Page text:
Friday Findings

(In the interest of full disclosure this post was originally titled Thursday Thoughts.  But seeing as it’s actually Friday, i figured I had better rename it.  I wish I had finished it and was able to post yesterday b/c the title Friday Findings kind of sucks.  Feel free to hammer away in the comments section.)

I FIND the Flyers’ effort in their game against the Penguins last night to be encouraging.  Having witnessed live the disaster of a game against New Jersey on Saturday night, missing the “best effort of the year” game against Boston on Monday, but having sat through the absolute debacle in Pittsburgh on TV Tuesday, I went to the Wachovia Center last night with relatively low expectations.  Happily, though, the Flyers played hard for 65 minutes and even restored some of the nastiness to the rivalry.  (Hartnell’s legal but monster hit in the 3rd period was especially enjoyable) Though the Flyers only came away with a point, I hope they will be able to use this game as a way to get things moving in the right direction.  However…

I FIND the fact that the Flyers completed a shootout without registering a single shot on goal to be both hilarious and disturbing.

I FIND Peyton Manning and the Indianapolis Colts’ march towards an undefeated season to be somewhat underrated.  Everybody wants to talk about the Saints (and it’s easy to understand why) but the Colts have an entirely new coaching staff and rookie wide receivers.  And now they’re 14-0.  Unbelievable.  I mean, Peyton HAS to be coaching that team right?  I know i’d love to be able to listen in on the conversations between Peyton and his “offensive coordinator.”  Do you think that guy suggests plays or just asks Peyton what plays he’s gonna call so that he can take notes?  I’m just wondering…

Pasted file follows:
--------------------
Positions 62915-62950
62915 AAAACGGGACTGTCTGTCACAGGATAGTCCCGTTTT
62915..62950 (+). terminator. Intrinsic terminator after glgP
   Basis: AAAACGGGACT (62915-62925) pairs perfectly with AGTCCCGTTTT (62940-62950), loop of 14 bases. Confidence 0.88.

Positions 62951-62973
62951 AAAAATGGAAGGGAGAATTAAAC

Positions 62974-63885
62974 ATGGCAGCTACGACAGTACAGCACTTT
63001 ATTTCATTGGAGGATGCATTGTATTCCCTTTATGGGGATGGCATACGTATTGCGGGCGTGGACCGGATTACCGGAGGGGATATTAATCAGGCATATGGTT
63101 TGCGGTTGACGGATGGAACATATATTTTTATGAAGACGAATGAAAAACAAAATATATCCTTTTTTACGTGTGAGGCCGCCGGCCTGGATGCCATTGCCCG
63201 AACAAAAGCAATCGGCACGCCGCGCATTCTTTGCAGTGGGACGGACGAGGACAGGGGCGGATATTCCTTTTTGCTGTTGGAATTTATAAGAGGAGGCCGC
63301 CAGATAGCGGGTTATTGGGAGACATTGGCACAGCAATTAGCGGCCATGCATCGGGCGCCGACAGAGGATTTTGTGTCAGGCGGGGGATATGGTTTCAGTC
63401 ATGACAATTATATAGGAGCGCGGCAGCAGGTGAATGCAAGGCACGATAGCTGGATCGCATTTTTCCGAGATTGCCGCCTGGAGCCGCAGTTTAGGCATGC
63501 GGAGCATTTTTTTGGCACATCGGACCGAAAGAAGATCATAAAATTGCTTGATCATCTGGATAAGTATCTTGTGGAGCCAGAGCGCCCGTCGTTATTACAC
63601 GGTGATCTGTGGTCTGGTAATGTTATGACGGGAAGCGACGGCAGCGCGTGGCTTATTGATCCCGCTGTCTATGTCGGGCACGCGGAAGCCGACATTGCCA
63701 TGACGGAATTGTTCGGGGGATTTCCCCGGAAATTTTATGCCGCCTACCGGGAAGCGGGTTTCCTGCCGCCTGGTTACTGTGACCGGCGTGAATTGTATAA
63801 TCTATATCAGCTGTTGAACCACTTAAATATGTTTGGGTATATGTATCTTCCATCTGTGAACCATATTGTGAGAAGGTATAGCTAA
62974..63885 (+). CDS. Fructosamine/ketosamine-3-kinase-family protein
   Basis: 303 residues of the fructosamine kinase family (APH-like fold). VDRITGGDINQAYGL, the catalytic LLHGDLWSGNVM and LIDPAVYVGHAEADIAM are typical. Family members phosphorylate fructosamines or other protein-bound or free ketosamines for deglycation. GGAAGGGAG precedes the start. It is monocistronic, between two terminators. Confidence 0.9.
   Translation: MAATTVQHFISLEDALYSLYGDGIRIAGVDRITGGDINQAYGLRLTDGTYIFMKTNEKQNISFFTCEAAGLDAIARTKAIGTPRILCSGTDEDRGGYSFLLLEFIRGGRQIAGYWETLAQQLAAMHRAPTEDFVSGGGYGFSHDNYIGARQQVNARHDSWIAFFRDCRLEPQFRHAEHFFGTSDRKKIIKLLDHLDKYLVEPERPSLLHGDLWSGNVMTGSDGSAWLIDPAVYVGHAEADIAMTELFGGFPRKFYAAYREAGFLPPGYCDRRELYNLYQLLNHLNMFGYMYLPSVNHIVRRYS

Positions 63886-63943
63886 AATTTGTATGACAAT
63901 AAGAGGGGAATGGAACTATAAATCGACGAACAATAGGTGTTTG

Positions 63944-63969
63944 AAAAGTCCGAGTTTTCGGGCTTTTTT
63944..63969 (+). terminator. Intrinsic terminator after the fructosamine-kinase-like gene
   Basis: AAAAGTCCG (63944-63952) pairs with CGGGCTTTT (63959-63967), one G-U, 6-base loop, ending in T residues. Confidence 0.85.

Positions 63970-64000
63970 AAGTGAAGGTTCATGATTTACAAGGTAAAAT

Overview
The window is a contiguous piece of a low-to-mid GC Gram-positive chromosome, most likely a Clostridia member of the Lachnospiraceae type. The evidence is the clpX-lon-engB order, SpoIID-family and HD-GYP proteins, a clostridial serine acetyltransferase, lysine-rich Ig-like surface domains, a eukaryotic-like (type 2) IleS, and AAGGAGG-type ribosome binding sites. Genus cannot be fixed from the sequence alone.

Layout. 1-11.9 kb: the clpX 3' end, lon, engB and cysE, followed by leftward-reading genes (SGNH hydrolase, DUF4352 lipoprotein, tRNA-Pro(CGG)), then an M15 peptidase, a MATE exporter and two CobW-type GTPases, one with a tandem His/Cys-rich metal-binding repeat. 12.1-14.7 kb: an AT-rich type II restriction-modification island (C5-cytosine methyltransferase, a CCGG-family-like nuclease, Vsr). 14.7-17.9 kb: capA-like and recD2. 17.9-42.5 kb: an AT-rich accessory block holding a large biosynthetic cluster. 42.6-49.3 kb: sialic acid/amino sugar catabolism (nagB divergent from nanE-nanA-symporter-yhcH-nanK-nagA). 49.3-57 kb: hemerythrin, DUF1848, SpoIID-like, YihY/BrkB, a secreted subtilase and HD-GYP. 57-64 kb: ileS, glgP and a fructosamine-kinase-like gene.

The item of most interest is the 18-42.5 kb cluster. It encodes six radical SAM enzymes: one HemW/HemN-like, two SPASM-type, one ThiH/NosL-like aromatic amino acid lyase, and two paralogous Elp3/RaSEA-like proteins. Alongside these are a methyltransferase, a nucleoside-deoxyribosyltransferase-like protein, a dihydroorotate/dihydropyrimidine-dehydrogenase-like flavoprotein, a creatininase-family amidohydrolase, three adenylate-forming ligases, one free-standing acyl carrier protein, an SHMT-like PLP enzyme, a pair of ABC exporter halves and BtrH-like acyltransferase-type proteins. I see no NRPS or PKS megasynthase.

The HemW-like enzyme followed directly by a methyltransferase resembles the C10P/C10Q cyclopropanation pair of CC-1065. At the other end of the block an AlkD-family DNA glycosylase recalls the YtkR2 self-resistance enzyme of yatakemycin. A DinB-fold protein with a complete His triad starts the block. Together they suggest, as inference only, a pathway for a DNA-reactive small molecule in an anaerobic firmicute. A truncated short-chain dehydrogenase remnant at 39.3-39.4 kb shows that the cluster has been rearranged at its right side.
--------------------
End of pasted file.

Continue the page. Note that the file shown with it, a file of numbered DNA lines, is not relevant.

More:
I FIND myself losing more respect for Johnny Damon by the hour.  The guy is a below average left fielder/DH who made $13 million last year.  Sure, he had a monster season (thank you Mark Teixeira) but NOW he tells the Yankees he won’t take a pay cut.  Normally, I might side with the player after the season he just had.  But the Yankees are offering $10 MILLION!!! Really, Johnny?  1o mil isn’t ENOUGH for you?  Your team just won the World Series, you play in a lineup and a ballpark that hides your weaknesses and you’ve already made boatloads of money in your career.  But 10 million isn’t enough for you to play out the last few years you have left on a winner?  You REALLY NEED that extra 3 mil?!?  PATHETIC.  Ya know what Johnny? You’re why people hate professional athletes.  I personally hope that the Yankees sign Nick Johnson and tell you to shove it up your you-know-what.  Then I hope you get your money by signing with some crap team that won’t even sniff the postseason while you’re on its roster. 

I FIND Cliff Lee’s most recent comments about his trade to Seattle and his exit from Philly frustrating.  It’s not as though I expected him and/or his agent to thank the Phillies for sending him away.  But they really are doing a PR number on Phils’ GM Ruben Amaro.  Cliff saying that he was “shocked” by the trade and in “disbelief” and that “he really thought he was gonna finish his career in Philly” are tough to hear.  I personally would’ve loved to have him for another 3-4 years, especially if we could’ve locked him AND Halladay up.  But that was never gonna happen.  Lee says he made what he thought was a nice counteroffer to the Phils but however it was put out there, Amaro was convinced Lee wouldn’t sign an extension that the Phillies were happy with.  So Cliff Lee is now a pissed off Mariner and not only am I still sad to see him go but I wonder if Amaro’s credibility will take a hit.  Is it me or is Ruben Amaro becoming just the slightest bit greasy/weasel-y??

Lastly, I FIND the tragedy of the Chris Henry story to be truly upsetting.  Though he spent most of his early years in the league as a troublemaker and a symbol for what was wrong with professional athletes, over the last year and a half he had turned himself into quite the opposite.  He came to embody everything that’s great about professional sports.  He used the structure that the Bengals provided him and the belief that the organization had in his ability (as well as his humanity) and he used them to turn his life around.  Like so few among us, he recognized that he was headed down a very dark path and made a conscious decision to change before it was too late.  Not only had he become a better and more successful teammate but by all accounts he had become a better man and a better father.  It’s always sad when you lose someone at the age of 26 (a feeling I am all too familiar with) but in this particular case, it stings more than most.  My thoughts and prayers go out to his friends and family.  May he rest in peace.


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